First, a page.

There is tremendous work that goes into shipping a merchandise. Those unfamiliar with the sector and looking to understand it find themselves struggling to handle the steep learning curve. Terms, conditions, potential delays, and above all, abbreviations form part and parcel of the industry and container shipping rates.
Here are the elements of ocean freight quotes and what they consist of.
Freight: This is the base rate charged by the carriers.
BAF (Bunker Adjustment Factor): This is also sometimes referred to as FAF, or Fuel Adjustment Factor. This is a compensation fee for the shipping vessel’s fuel cost, which can sometimes fluctuate and get adjusted last minute without prior notice.
CAF (Currency Adjustment Factor): This is a charge that applies when the shipment is payable in a foreign currency subject to major exchange rate fluctuations. It compensates for any existing exchange rate risks.
EIS (Equipment Imbalance Surcharge): Shipping lines sometimes impose this temporary charge in order to recuperate the loss of having to transport container between countries with a trade imbalance.
GRI (General Rate Increase): A General Rate Increase is the adjustment (normally an increase) of freight rates across shipping routes by shipping lines.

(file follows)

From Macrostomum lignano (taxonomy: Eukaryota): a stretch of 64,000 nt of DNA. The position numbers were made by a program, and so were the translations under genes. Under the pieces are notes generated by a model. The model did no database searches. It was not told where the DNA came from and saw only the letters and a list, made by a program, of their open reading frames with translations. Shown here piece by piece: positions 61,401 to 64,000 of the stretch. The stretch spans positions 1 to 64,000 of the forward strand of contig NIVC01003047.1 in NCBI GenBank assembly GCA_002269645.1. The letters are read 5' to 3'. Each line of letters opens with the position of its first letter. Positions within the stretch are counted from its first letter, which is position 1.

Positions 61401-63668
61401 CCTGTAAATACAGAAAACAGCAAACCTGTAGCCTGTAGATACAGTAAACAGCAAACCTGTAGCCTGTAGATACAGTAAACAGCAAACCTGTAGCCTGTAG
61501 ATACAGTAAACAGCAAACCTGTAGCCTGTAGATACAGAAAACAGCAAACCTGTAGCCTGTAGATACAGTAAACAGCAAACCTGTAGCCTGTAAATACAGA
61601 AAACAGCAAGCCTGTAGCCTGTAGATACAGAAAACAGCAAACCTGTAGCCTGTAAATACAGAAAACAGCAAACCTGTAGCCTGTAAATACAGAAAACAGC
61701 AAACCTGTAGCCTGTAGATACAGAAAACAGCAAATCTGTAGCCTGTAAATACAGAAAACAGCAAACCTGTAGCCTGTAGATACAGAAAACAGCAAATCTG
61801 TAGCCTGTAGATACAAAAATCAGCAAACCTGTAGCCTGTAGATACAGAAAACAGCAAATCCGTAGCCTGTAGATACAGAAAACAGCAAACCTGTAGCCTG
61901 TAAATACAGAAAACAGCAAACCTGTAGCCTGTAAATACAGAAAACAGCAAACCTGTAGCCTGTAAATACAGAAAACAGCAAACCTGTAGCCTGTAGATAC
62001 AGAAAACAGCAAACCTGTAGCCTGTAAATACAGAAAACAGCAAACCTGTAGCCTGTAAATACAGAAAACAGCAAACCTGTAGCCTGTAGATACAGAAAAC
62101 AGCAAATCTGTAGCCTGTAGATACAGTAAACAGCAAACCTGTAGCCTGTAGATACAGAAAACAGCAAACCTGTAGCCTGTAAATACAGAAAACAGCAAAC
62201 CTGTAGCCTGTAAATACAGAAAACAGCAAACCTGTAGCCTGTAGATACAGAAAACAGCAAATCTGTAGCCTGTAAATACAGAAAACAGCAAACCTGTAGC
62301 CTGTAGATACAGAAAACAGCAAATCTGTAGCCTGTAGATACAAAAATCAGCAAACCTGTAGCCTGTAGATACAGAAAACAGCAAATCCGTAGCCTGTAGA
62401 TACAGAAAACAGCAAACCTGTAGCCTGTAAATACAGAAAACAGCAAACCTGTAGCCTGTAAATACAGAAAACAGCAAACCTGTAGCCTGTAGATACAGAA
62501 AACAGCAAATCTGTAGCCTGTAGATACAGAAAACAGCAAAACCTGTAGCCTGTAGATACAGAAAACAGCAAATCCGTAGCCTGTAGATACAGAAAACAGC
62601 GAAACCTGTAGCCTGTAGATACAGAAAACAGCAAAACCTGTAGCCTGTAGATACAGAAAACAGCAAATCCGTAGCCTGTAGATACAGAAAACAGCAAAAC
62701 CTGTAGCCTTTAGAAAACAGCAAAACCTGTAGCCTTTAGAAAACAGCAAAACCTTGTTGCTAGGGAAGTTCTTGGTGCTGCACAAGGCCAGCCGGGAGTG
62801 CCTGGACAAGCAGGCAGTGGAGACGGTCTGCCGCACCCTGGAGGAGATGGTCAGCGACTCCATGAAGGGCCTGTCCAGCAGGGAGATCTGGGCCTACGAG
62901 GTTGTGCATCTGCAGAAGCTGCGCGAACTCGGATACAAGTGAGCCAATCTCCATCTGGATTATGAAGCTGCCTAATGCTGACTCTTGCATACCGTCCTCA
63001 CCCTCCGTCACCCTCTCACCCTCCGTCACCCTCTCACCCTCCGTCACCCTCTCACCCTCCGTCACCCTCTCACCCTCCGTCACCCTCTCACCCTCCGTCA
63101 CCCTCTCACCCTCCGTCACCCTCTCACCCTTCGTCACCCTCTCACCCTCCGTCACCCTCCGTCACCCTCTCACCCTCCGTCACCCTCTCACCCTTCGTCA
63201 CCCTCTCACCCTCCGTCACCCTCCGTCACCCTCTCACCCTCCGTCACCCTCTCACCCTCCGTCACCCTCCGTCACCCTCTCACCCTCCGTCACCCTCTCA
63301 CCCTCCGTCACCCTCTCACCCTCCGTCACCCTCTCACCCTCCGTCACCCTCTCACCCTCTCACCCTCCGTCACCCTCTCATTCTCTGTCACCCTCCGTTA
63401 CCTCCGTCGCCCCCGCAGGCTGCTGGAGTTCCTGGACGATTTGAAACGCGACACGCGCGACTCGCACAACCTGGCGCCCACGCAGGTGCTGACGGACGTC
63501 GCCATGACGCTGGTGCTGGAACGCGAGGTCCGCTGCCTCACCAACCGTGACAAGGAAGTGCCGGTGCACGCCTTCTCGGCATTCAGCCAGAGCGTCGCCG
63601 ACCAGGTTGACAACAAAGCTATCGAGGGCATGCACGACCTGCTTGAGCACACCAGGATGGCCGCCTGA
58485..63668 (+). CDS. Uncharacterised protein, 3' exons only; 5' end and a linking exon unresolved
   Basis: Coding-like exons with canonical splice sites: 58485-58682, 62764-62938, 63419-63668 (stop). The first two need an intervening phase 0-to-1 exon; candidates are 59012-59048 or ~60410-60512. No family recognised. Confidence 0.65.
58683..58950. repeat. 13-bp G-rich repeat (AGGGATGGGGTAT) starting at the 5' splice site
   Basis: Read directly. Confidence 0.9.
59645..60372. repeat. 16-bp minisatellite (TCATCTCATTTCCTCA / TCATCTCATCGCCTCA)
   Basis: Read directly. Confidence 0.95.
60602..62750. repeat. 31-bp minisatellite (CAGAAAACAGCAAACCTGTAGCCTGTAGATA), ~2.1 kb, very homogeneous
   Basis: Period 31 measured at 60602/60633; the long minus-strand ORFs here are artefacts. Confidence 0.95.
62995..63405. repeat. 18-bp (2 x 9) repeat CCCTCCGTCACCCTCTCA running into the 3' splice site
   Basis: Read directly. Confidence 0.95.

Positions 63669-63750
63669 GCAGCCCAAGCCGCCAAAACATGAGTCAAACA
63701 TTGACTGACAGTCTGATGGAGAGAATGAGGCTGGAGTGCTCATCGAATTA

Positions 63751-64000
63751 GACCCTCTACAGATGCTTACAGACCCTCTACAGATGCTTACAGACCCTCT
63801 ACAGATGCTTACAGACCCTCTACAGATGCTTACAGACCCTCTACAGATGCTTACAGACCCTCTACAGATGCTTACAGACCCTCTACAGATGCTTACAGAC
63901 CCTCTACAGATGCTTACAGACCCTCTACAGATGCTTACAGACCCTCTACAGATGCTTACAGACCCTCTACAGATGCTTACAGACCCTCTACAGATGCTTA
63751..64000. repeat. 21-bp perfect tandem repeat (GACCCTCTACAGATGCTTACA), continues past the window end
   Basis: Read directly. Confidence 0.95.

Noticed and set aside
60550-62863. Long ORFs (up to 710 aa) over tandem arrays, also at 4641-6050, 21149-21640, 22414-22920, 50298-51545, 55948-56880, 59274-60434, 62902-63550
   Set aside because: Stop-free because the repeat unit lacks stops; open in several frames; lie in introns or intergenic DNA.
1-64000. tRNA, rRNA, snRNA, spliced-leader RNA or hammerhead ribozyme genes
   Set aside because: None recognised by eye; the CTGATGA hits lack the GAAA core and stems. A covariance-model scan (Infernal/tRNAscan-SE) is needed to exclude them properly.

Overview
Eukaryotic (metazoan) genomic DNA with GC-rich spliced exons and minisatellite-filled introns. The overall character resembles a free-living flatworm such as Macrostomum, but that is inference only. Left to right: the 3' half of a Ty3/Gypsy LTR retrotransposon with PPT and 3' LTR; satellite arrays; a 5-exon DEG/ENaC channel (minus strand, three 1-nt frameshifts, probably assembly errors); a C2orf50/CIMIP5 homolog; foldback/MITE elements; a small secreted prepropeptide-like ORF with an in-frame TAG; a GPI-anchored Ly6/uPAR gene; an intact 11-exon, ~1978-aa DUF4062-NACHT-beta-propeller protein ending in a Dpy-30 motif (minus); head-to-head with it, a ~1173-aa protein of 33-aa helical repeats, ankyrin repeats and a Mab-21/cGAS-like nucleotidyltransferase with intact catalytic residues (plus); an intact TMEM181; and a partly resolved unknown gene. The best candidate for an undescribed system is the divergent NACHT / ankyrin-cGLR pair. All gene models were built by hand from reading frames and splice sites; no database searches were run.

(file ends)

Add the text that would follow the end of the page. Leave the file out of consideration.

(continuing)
Congestion: This fee involves shipping vessels sometimes having to line up and wait for their turn to load and/or unload.
PSS (Peak Season Surcharge): This is a fee that’s applied during the peak shipping season. It applies to all shipments being transported along certain trades during the busy periods.
LSF (Low Sulphur Surcharge): This fee offsets additional costs incurred by shipping lines for switching to cleaner fuels in Emission Control Areas (ECA). It came into law at the start of 2015.
THC (Terminal Handling Charge): Every port has varying handling fees. THC represents the fees incurred at the ports for the handling of goods.
Port Taxes: A fee charged by the port or harbor authority for using the its facilities at the port.
B/L Issuance: This is a charge issued by the shipping line for sending out the Bill of Lading.
Seal: Shipping lines sometimes charge a seal fee for having to change container seals or any documentation related to the container seal.
Cleaning: Shipping lines occasionally apply this surcharge if/when a container requires cleaning.
ISPS (International Ship and Port Facility Security): This fee is aimed at enhancing maritime security. Introduced post Sept 11, it grants certain countries the right to take appropriate measures to enhance the security of their ports and arriving vessels.
"The problem with these costs is that they’re often impossible to predict and are thus hardly ever considered when analyzing and comparing ocean freight rates"
Klaus Lydsal, vice president of operations at iContainers